No sooner has one battle ended for young hunter-turned-reluctant hero Eragon and his dragon Saphira, than another begins. For the world has become an ever more dangerous place, filled with uncertainty and potential betrayal around every corner. The Empire now hunts for Eragon and Saphira with every resource it can muster, and Eragon can no longer stay with the organization of rebels known as the Varden. He must learn to master his gifts as one of the legendary Riders, learn to properly wield the magic that flows through him, and strengthen his bond with Saphira. So with a small select group of allies, he travels to Ellesmera, the homeland of the elves, to embark upon the next stage in his education. Little does he know how he’ll be tested, trained, and ultimately changed by his time there. Worse yet, he’ll do it without the aid of a dear friend, who falls early on due to treachery and violence. Can he overcome his limitations to become a true Rider, in time to save the Varden from annihilation?
Meanwhile, Eragon’s cousin, Roran, has a war of his own to wage when the Empire’s forces threaten his home of Carvahall. What begins as a simple act of defiance soon turns into an epic struggle and a desperate journey across the land, molding a man into a leader, and a small town into a near-legendary force to be reckoned with. But will Roran find what he seeks, and will the people of Carvahall escape with their lives when the Empire comes calling? Ultimately, Eragon and Roran’s paths must cross, but will it be as friends, or enemies? And what awful truths about Eragon’s past will finally be revealed?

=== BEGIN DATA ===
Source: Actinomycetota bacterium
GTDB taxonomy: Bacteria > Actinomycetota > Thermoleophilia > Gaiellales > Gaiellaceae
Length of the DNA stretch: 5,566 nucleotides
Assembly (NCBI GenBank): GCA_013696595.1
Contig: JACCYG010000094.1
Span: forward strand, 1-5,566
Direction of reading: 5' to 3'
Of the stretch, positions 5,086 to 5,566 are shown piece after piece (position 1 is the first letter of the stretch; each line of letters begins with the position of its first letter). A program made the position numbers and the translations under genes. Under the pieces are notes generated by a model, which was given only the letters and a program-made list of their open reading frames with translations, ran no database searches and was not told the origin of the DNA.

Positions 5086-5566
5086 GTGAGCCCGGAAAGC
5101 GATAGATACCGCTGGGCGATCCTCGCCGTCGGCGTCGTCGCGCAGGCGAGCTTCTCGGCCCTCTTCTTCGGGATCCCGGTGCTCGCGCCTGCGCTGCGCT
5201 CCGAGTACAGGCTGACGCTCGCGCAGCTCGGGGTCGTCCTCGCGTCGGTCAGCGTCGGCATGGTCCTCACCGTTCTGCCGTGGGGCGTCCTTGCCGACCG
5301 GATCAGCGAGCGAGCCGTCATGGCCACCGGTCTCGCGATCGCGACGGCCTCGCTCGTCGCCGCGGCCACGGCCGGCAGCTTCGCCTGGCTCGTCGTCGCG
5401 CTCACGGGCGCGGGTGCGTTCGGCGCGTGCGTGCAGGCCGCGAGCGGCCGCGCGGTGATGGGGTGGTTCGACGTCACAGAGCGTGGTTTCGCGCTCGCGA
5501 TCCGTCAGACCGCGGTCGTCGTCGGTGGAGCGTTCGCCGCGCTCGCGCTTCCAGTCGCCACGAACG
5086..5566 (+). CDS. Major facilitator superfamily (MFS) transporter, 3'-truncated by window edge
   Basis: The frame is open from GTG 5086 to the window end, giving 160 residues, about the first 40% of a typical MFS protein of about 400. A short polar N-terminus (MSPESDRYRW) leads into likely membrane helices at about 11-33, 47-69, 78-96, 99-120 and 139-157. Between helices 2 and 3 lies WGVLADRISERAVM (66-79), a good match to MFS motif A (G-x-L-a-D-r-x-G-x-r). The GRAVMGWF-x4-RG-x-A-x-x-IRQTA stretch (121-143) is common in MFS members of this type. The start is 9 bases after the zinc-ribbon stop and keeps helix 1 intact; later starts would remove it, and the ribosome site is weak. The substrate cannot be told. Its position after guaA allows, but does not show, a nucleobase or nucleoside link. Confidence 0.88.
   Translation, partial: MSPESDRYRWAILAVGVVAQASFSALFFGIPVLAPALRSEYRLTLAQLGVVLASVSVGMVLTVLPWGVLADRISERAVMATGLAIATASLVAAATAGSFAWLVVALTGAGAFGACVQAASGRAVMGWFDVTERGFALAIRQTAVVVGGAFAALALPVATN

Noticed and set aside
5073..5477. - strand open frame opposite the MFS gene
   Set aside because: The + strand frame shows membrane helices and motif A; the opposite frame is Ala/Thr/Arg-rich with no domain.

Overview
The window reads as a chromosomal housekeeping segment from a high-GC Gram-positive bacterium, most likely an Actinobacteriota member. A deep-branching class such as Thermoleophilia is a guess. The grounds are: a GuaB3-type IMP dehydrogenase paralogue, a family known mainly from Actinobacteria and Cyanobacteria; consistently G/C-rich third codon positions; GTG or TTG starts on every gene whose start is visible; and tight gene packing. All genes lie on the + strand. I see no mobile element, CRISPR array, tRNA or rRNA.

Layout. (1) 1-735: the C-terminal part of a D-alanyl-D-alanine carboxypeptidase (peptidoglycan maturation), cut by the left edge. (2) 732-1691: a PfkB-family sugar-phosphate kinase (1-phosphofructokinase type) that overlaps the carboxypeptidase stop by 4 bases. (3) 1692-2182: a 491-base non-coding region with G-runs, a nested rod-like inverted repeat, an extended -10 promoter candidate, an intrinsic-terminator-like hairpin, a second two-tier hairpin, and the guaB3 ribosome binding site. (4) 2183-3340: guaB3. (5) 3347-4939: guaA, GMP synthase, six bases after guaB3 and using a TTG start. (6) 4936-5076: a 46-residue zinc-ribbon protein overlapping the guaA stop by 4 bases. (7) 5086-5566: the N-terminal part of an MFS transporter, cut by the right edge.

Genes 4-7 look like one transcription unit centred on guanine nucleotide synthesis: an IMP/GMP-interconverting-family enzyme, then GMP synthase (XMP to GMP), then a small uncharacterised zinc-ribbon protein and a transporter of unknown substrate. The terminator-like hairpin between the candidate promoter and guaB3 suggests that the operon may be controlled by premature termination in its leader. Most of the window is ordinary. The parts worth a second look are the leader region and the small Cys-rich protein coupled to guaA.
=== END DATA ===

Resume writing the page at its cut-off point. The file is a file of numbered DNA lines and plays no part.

Eldest continues the story of Eragon, Saphira, Murtagh, Arya, Nasuada, and the Varden in proper epic style. Like all good middle books in a trilogy, it raises as many questions as it answers, moves the hero further along his path of self-discovery and maturation, and places all the pieces so they’ll be ready for the final book. It’s easy to look at the Inheritance trilogy and pick out all of Christopher Paolini’s numerous influences, especially Tolkien, Joseph Campbell, and Star Wars. But while Paolini may show his influences, he’s not overly beholden to them, taking old and familiar elements (dragons, elves, dwarves, prophecies, an evil empire, a valiant rebellion, an ageless master, and so forth) and weaving them into a highly-enjoyable story. In some ways, the predictability of various twists is almost refreshing; it proves that Paolini respects the genre conventions he’s working with. That he can do so and still turn out a good, solid story is even better. I’ll definitely be looking forward to the last book in the series, to see if he can wrap it up properly.
Originally posted on SF Site, 2006